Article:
The Mercatus Center was founded and is funded by the Koch Family Foundations. According to financial records, the Koch family has contributed more than thirty million dollars to George Mason, much of which has gone to the Mercatus Center, a nonprofit organization. Democratic strategist Rob Stein described the Mercatus Center as "ground zero for deregulation policy in Washington.”
The Mercatus Center has engaged in campaigns involving deregulation, especially environmental deregulation. According to The Guardian in 2010, it "now fills the role once played by the economics department at Chicago University as the originator of extreme neoliberal ideas."[2] During the George W. Bush administration's campaign to reduce government regulation, the Wall Street Journal reported, "14 of the 23 rules the White House chose for its "hit list" to eliminate or modify were Mercatus entries -- a record that flabbergasted Washington lobbying heavyweights."
The Wall Street Journal has called the Mercatus Center “the most important think tank you’ve never heard of."
McArdle does not make a disclaimer because at this point, nobody cares. She couldn't sand-blast her reputation clean.
Stories like Meyer’s are the tangible face of the economic theory. As is the fact that in the annual small business survey by the National Federation of Independent Business, taxes and government red tape are far and away the biggest issues that business owners cite as their most important problems. Forty-three percent of those surveyed cited one of the two as their top issue.
That matters, and not just because of business owners’ headaches. The burden of regulation is not distributed symmetrically. It falls heaviest on firms that deal with dangerous substances, yes. But it also falls most heavily on smaller businesses, which cannot afford staffs of pricey compliance specialists to make sure that their desk chairs meet the new California workplace seating requirements. This may help explain why the number of firms is falling, and markets are consolidating.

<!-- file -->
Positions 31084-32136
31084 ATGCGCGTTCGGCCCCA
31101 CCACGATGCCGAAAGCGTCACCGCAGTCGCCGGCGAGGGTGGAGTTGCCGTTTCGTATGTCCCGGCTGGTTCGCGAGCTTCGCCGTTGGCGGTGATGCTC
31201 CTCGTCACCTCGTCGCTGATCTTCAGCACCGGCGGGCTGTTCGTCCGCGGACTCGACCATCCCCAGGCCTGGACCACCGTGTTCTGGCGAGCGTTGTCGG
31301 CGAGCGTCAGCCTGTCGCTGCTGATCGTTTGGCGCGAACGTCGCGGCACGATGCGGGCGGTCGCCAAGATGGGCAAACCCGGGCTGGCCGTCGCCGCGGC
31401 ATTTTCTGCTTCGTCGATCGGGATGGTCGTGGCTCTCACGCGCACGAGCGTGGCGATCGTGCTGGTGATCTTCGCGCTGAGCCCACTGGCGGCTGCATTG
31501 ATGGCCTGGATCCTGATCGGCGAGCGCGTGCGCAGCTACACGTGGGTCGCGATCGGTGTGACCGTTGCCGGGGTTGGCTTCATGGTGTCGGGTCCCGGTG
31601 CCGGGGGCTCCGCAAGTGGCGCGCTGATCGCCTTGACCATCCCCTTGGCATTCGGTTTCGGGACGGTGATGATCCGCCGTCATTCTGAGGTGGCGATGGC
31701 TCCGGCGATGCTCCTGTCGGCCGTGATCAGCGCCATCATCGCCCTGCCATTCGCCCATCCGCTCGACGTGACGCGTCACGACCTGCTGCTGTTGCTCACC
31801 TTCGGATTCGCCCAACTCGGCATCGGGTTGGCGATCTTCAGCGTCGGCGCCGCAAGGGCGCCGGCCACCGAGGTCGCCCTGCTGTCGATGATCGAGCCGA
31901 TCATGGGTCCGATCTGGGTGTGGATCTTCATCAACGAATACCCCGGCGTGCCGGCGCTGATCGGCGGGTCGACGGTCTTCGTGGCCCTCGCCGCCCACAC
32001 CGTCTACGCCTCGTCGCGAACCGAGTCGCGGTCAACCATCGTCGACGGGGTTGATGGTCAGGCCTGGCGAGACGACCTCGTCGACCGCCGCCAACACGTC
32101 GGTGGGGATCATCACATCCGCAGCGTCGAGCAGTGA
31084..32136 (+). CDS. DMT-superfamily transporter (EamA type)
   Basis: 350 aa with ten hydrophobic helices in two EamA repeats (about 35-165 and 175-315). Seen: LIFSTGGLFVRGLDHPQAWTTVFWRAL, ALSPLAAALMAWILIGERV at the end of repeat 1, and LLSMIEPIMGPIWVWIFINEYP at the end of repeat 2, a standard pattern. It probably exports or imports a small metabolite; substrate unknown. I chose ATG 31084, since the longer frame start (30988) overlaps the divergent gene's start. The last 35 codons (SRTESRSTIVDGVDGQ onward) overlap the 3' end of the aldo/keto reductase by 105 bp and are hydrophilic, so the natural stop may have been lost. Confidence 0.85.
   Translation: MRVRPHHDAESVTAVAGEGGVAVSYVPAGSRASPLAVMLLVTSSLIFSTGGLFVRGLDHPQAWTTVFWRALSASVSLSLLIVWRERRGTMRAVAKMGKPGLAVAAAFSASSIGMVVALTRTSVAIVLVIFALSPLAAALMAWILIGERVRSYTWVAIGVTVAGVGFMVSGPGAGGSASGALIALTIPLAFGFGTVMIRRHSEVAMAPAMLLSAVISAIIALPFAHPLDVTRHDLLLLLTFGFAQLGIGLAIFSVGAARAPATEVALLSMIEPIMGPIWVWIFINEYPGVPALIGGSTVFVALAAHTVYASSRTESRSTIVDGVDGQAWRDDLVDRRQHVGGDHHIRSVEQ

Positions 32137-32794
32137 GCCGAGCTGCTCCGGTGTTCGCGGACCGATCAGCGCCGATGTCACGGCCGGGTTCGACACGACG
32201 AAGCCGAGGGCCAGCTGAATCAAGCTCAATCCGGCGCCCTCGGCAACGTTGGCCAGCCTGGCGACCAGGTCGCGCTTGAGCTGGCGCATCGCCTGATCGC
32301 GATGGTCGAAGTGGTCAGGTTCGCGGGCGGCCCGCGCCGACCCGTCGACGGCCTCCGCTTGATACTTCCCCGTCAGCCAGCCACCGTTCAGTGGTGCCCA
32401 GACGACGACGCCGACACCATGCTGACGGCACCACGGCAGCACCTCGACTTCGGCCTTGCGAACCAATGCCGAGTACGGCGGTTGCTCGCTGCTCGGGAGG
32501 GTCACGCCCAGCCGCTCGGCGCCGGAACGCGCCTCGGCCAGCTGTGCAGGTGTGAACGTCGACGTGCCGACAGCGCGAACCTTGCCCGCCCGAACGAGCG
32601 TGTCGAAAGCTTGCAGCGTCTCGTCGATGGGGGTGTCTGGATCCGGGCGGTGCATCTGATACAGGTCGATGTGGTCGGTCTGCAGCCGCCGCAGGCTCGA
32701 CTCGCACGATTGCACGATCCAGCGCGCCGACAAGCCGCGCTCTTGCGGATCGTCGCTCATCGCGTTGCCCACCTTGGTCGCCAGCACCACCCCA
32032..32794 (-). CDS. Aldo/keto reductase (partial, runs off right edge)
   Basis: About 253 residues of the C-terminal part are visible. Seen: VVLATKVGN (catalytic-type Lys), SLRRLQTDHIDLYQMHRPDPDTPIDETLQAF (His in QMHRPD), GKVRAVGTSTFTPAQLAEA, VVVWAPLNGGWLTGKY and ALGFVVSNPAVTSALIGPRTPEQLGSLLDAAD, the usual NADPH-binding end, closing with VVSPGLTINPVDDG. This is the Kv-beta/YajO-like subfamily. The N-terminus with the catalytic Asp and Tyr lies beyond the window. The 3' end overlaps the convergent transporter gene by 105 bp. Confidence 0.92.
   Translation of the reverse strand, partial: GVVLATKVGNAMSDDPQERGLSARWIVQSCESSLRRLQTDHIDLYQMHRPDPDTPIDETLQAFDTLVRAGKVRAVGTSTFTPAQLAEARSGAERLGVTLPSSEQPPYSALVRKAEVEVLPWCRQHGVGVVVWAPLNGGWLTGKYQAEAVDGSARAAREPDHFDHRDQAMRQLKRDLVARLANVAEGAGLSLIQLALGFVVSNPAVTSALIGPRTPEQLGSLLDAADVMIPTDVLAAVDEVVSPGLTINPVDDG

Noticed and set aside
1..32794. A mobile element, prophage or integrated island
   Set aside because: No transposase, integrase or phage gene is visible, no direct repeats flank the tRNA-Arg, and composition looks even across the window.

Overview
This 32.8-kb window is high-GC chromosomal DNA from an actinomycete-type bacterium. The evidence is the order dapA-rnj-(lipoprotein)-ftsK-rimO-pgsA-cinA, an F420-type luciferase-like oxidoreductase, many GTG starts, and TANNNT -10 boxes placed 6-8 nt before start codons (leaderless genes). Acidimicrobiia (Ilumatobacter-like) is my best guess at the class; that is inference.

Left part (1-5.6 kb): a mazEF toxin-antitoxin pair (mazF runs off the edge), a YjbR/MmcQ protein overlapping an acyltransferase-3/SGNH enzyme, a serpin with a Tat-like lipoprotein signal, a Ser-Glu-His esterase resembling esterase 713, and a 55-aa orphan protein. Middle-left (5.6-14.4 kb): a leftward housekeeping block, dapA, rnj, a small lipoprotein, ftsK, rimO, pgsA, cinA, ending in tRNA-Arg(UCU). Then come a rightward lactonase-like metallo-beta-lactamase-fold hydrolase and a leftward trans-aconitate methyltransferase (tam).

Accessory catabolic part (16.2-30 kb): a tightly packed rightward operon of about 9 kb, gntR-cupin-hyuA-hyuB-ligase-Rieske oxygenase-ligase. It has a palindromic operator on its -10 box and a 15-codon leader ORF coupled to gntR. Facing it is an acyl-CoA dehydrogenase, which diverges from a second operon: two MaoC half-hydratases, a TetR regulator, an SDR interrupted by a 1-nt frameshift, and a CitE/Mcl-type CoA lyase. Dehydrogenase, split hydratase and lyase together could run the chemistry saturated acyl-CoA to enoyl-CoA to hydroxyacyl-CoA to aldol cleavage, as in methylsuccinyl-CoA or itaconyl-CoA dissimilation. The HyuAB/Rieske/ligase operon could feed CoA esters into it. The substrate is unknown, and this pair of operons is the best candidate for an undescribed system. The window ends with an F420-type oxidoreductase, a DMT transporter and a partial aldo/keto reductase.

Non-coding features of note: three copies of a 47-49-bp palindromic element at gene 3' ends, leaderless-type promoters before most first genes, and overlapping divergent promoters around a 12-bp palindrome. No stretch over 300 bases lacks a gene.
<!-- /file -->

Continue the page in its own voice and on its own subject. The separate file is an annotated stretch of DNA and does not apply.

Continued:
You know what's next! Let's take a little look at that National Federation of Independent Business.
From CNN:
The National Federation of Independent Business is one of the most influential small-business advocacy groups in the country. They battle against government regulation, higher taxes and, perhaps most famously, Obamacare. And they do it all as the self-described "voice of small business."
But it turns out that the champions of Main Street America got more money last year from a group backed by billionaire industrialists Charles and David Koch than any other single source.
NFIB and its affiliated groups received $2.5 million from Freedom Partners Chamber of Commerce, a conservative advocacy group with deep ties to the Koch empire. Of the five men that sit on the group's board, four are current or former employees of Koch companies and one is a friend of Charles Koch's.
Freedom Partners gave the NFIB $1.5 million last year, the biggest single contribution the federation received, according to tax records. The Koch-backed group gave three other NFIB-affiliated group another $1 million, making Freedom Partners among the top two biggest contributors to those groups, records show.